Prince Philip dedicated his life to serving our country, through his time in the Royal Navy to his decades as Duke of Edinburgh. His support for the Queen and commitment to public service were exemplary. He’ll be sorely missed.
My tribute in the House of Commons:
His Royal Highness Prince Philip was a colossal figure in our public life, an exemplary public servant to our country and a stoic and committed tower of strength to Her Majesty the Queen. Today we send our warmest wishes and condolences to the Queen and the royal family at what families all around our country will recognise as being a truly and deeply sorrowful time. Prince Philip’s patriotism and his commitment to a greater collective common good were exemplified in his military service. When our nation, our values and our way of life were threatened, he was there with those other British servicemen and women, standing up to defend the open, liberal, tolerant Britain that we are so privileged to call our home today.
Of course, Prince Philip will be most remembered for his seven decades of service as the Duke of Edinburgh. Throughout that time he was a loving and loyal servant, husband, guide and confidant to the Queen. He was always by her side, step by step and duty by duty. The modern family comes in all shapes and sizes, and with all manner of personal challenges, yet whenever the royal family was faced with its own challenges, the quiet, stoic, sturdy and reassuring presence of Prince Philip was there to guide it.
We in this House are great believers in the power of words and arguments, and rightly so, but Prince Philip’s approach to life was a constant reminder of the fact that actions speak louder than words. The Duke of Edinburgh’s Award scheme is surely the outstanding example of that principle. Indeed, thousands of my Aberavon constituents have benefited hugely from the scheme, which has done so much to help so many young people to realise their potential.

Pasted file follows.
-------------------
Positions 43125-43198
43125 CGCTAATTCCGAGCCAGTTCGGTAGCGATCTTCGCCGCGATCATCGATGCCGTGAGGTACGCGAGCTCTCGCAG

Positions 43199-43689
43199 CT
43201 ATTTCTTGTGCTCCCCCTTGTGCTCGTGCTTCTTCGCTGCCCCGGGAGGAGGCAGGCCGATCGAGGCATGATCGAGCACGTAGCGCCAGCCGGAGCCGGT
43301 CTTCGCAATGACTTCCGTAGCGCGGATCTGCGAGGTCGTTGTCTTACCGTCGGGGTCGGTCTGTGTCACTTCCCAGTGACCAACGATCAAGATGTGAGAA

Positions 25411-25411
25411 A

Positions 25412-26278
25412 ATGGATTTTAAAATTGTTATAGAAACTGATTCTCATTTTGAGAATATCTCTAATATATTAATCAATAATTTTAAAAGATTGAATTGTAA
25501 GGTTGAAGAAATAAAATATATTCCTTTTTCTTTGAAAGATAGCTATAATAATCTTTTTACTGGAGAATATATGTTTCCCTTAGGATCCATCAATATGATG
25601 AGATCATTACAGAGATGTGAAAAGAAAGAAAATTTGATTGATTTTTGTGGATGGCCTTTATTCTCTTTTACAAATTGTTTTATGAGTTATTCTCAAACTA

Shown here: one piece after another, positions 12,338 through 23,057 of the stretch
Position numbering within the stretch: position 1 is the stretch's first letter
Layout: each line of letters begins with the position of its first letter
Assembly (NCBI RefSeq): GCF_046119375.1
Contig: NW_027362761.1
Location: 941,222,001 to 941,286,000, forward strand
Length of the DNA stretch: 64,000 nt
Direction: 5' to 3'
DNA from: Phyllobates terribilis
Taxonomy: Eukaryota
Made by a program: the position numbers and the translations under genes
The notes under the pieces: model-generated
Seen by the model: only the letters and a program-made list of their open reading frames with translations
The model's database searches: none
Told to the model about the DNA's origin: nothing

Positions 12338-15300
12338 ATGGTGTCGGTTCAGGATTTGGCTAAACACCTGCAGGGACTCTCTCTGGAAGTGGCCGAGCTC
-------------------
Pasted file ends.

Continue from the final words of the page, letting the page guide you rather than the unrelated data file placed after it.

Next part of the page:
Prince Philip will also always be remembered in Wales for the fact that he was the first member of the royal family to visit Aberfan following the horrific disaster in 1966. Indeed, he was on the scene little more than 24 hours after the colliery spoil tip had collapsed on to the junior school, killing 144 local people including 116 children. Prince Philip met local families who were beside themselves with grief, and he showed great compassion. He then brought the Queen to Aberfan the following week, and we know that their visit and their time gave some comfort to the people of Aberfan at that time of unimaginable tragedy. We therefore pay tribute to Prince Philip, a moderniser but a traditionalist, a family man but also a man of action, and we express our gratitude for his service to Queen and country. May he rest in peace.